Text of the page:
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2015 Renault Trafic detailed


Renault reckons its van will run long and hard - drivers may be unimpressed by the lack of an auto.

A new twin turbo engine is at the heart of the latest Renault Trafic, which also gets new safety gear and better equipment.

The only downside for the smartly designed model that challenges the Toyota HiAce, Hyundai iLoad and Ford Transit is the fact it will no longer be available with an automated transmission, which accounted for 40 per cent of sales for the last generation.

Renault Australia says it has asked head office in Paris for an automated option for the Trafic but nothing has been confirmed.

Instead, Renault says it hopes van customers with sights set on a self-shifting transmission will consider the entry-level Master, which is the next size up in the Renault van stable.

The three Trafic levels start with the short-wheelbase L1HL 90, which costs $33,490, and the L1H1 140 is $36,990. The long-wheelbase L1H2 140 is $38,490.

The 90 refers to the base engine's output in horsepower, which works out to 66kW. The 1.6-litre four-cylinder turbo also makes 260Nm.

The 140 uses a twin-turbo version of the same engine with outputs of 103kW/340Nm.

Both engines are mated to a crisp-shifting, six-speed manual with a light clutch pedal. Power goes to the front wheels only. Claimed fuel consumption for each is an impressive 6.2L/100km.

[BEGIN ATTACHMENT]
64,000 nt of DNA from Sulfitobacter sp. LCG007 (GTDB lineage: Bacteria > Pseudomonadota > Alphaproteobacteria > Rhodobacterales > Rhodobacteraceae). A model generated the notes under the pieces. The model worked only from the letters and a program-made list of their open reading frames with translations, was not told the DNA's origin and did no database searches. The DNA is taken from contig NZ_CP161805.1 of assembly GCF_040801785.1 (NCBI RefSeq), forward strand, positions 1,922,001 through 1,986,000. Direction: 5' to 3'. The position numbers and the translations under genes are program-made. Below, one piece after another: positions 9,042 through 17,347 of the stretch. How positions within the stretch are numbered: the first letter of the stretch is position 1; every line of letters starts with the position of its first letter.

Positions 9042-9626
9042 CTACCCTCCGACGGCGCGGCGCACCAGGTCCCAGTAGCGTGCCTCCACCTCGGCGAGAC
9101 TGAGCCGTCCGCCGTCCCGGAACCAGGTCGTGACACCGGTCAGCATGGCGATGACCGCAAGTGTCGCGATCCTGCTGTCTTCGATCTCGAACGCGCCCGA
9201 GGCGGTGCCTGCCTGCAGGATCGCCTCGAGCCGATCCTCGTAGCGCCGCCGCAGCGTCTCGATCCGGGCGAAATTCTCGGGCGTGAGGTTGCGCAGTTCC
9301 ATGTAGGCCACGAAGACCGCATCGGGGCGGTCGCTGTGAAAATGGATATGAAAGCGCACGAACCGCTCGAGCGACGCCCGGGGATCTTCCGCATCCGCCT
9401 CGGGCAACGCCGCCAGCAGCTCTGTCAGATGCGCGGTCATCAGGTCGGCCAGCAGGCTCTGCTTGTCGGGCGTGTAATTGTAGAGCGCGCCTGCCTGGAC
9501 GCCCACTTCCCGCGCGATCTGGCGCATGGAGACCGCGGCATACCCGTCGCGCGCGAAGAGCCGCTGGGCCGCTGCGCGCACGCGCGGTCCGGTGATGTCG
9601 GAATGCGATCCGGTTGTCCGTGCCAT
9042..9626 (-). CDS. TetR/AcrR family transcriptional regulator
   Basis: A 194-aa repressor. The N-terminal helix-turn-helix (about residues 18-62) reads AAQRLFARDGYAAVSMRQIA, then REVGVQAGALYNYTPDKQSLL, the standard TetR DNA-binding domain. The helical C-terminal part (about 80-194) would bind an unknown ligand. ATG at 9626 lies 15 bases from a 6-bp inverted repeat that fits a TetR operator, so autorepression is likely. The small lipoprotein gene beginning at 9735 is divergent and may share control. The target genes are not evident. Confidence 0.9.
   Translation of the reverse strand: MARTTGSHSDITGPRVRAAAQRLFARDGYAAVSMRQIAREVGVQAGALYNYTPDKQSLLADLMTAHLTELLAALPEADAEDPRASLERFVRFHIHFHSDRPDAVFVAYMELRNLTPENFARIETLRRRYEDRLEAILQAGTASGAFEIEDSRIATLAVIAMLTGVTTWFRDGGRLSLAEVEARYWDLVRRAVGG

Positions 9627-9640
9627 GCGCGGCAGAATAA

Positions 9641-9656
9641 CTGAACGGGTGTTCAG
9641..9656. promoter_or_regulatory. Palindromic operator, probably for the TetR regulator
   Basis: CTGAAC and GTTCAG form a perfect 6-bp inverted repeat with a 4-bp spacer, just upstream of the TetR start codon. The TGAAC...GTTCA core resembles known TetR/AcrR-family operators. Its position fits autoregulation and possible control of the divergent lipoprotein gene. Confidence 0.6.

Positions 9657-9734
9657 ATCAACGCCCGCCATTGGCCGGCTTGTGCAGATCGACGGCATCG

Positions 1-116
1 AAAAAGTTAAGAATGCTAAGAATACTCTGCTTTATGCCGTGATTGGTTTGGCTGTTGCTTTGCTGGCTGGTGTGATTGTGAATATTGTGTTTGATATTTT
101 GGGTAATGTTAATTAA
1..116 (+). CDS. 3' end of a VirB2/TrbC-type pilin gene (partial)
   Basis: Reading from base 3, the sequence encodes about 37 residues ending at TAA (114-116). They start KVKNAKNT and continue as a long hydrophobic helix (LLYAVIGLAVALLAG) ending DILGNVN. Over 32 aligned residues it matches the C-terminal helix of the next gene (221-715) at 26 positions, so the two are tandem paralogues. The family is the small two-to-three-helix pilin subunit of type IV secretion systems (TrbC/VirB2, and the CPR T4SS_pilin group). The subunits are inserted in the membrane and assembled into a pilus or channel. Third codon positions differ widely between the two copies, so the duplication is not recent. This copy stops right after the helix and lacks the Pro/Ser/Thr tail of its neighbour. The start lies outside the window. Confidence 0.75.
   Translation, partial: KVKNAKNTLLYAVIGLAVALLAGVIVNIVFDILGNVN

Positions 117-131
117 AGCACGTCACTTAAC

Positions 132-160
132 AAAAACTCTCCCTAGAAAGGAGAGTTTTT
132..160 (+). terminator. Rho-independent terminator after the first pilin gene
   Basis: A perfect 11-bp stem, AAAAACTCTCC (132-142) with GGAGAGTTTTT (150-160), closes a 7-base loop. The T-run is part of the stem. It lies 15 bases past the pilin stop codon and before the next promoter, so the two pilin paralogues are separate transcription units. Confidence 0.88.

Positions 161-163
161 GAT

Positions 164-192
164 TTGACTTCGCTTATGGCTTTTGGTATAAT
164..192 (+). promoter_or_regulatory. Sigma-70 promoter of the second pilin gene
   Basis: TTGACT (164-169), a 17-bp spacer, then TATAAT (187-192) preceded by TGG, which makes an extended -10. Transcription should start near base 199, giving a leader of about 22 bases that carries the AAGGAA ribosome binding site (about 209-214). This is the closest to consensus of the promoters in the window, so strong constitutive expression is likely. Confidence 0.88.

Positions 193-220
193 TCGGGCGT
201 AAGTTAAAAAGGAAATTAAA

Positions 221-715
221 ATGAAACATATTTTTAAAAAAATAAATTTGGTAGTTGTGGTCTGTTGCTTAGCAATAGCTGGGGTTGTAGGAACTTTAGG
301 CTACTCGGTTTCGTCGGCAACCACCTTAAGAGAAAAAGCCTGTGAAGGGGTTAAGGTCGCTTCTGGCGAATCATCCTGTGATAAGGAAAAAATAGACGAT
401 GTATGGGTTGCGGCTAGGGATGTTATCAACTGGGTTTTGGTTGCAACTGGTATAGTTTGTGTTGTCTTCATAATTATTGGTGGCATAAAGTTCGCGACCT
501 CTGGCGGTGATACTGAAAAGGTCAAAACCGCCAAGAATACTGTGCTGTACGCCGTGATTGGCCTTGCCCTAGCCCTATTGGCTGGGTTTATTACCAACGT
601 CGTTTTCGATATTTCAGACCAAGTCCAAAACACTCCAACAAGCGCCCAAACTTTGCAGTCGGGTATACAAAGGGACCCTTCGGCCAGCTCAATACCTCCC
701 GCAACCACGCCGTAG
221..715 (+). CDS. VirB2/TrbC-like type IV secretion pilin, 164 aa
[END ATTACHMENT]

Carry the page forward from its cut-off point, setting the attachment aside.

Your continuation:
Renault has doubled the Trafic's service intervals to 12 months/30,000km.

Renault is confident the engine can run long and hard and has doubled the Trafic's service intervals to 12 months/30,000km.

This is up to three times the interval for some rivals and the first three services are capped at $349 each. Renault says a special oil sensor may suggest an early service if required. The Trafic warranty is three years or 200,000km and includes roadside assistance.

As for the all-important load space, an increased overall length means there is 5.2 cubic metres for the short wheelbase model and 6.0 cubic metres for the long wheelbase version.

There is enough space to accommodate Australian pallets, which are slightly bigger than Euro pallets.

A folding panel at the base of the bulkhead allows for thin items of 4.15m to be carried. The payload is 1235kg-1274kg.

Renault includes electronic stability control as standard, along with rear parking sensors and driver and passenger airbags. Side and curtain airbags are available on the two higher output Trafic models as part of two option packs.

Standard features on the base Trafic include electric windows, heated door mirrors with electric adjustment, three seats, reach and rake adjustable steering wheel, airconditioning, Bluetooth audio, phone connectivity and remote central locking.

The higher output models add a folding middle seat with room for a removable clipboard and a flip-top container that safely holds a large laptop as well as 54L of under-seat storage, reversing camera (the image is in the rear-view mirror), a steel bulkhead with a glass window and a leather-wrapped steering wheel.

The optional Pro Pack costs $1290 and adds airbags, wide view mirror, phone cradle and plywood cargo liner and floor.

The $1990 Premium Pack includes the same gear but swaps the plywood for a seven-inch touchscreen with satnav and premium audio.

CarsGuide tested a long wheelbase Pro Pack model and came away impressed. The engine is really strong and pulls easily in most gears and is relatively refined.

A high point is the cabin, which looks good and has lots of handy features including the smart storage options and the phone and laptop holders to make life on the road a little easier.

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